Craig Van Sickle has written, produced and directed hundreds of hours of television and film. His decades of work have covered a broad imaginative spectrum; collaborations with George Lucas, Stephen King and Stephen J. Cannell – the creation and show-running of his favorite series, The Pretender – his Emmy-nominated Wizard of Oz reimagining, Tin Man and two published novels, among many others. In 2016 he completed a pilot reboot of Friday The 13th for the CW Network and has just finished his latest original pilot drama, Whisprz. Twitter: @CraigVanSickle1
I’ve always believed in the concept of destiny – that power or agency that determines the course of events. As writers, one of the things we relish most is controlling the destinies of our characters and the story paths we take them down. I think you’d agree there’s nothing more empowering than that. Especially when trying to control our destiny in real life is like shuffling cards while wearing a catcher’s mitt. Not unlike the difficulty of maintaining a writing career.
Which is why I’d wager my next residual that every writer has had more than their share of frustrating moments questioning the very notion of their writing and career. Hounding questions like – “Why the hell do I keep doing this” – or more likely – “Why the hell did I ever choose to do this in the first place?”
It’s only natural since more than any other profession, writing requires us to constantly analyze, solve and dramatize the human condition. For every writer that means contemplating their own human condition – a challenge that can easily stop the best of us in our creative tracks.
So the next time it stops you, or you ask yourself, “Why the hell do I do this?” – I’d like to offer up something that has always helped me through the discouragement; taking a quiet moment to ponder your own destiny instead of that of your protagonist.
For me, looking back at my writing roots and origins, recalling my writing destiny, always brings me back to a place of joyful purpose and gratitude for the love I have for writing. It’s a great avenue for inner renewal in those times when the writing life begins to feel hopeless.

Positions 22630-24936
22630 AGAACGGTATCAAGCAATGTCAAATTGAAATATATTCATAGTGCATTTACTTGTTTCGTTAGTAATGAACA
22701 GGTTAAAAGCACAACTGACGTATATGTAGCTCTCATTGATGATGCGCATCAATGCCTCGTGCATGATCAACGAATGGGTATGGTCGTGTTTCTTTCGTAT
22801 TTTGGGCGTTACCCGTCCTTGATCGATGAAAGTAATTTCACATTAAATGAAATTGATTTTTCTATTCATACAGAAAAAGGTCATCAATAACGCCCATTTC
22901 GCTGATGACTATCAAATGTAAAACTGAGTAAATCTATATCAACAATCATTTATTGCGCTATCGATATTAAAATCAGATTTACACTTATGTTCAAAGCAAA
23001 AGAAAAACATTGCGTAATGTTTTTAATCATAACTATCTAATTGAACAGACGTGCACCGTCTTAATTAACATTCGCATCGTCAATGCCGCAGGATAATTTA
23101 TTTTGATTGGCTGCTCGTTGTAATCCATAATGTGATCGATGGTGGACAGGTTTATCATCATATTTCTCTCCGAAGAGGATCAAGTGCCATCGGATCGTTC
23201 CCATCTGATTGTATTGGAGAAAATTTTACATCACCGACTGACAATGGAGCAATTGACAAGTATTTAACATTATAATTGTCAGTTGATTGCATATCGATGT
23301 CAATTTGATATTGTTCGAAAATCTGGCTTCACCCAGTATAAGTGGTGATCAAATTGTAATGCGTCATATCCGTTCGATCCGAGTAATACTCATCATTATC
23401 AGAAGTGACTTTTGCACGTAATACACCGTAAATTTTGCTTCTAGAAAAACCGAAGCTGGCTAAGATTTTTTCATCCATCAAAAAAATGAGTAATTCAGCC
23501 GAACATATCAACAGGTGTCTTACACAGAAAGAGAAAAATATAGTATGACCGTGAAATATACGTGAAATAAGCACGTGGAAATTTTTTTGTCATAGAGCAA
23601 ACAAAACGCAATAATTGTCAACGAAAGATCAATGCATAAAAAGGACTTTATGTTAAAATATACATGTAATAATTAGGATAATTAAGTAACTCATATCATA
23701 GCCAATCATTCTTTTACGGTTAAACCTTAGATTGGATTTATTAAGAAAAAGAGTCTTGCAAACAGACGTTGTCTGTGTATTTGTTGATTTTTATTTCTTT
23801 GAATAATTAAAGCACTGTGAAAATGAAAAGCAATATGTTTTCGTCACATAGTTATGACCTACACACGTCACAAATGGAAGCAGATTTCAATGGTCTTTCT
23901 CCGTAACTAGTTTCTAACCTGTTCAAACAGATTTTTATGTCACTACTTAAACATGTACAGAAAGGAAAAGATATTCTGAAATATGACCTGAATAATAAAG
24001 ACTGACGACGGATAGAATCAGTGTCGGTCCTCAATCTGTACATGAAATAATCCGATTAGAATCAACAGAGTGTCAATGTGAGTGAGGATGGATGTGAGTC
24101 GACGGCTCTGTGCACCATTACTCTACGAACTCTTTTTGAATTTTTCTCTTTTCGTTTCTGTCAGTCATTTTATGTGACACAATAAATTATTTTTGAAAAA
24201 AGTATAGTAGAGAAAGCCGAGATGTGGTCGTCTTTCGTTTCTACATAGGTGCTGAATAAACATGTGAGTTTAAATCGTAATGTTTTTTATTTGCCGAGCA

I believe there’s a moment or a series of moments in every writer’s life when there was the conscious or unconscious decision made to become a writer. I’d like to share the writer destiny I’ve been blessed with in the hope that my story will inform or, best case, inspire you all to take a look at your own path of writing destiny.
My first destiny moment happened without even being aware of it. In watching Rob Petrie, Sally Rogers and Buddy Sorrell write scripts all day and having so much fun doing it, I intrinsically knew that television writing was the job for me. My six year-old heart had just tripped head first over the creative ottoman of The Dick Van Dyke Show.
The behind-the-scenes world of The Alan Brady Show was my first glimpse into the world of show biz and writing. With it came the realization that people could actually make their living that way and could get paid to be kid-like and kooky all day long doing it. And who wouldn’t want The Petries’ idyllic home life; fabulous dinner parties with snazzy show-biz friends singing, dancing and laughing. It was after one such episode featuring a glitzy Petrie 60’s soirees that I turned to my mom to inform her I too was going to be a television writer. Thank you for inspiring my destiny, Mr. Reiner.
But the path of my writing destiny soon took a darker, more ironic turn as I approached my pre-teen years. Hearing Rod Serling enigmatically intone – “You unlock this door with the key of imagination” for the first time, every writing possibility within me was unleashed. I was convinced he was speaking directly to me – about writing – about observing and recreating life around me. I was sure of it. As I continued to devour his brilliant work – stepping into his fifth dimension of sight and sound – the idea of my becoming a writer was now a fait accompli.
With no disrespect to comedy writing, the lark of writing jokes for Alan Brady had quickly taken a step “into a land of both shadow and substance.” Suddenly being a writer meant saying something profound about the world. From that point on, writing took up residence in the deepest part of my heart and soul. Wish I had known you, Mr. Serling.
In the years that followed I was blessed to have a teacher like Richard Amacher who turned me on to novels and short stories that enlightened and inspired. With Mr. A’s encouragement, I naturally gravitated to the ironic storytelling twists of O. Henry and the darker recesses of Edgar Allen Poe. These were glorious treasures I was unearthing – like discovering road maps guiding me to take strange journeys with my own words. You mean – actually write stories of my own? Wow, now there’s a twist ending I didn’t see coming, Mr. Amacher.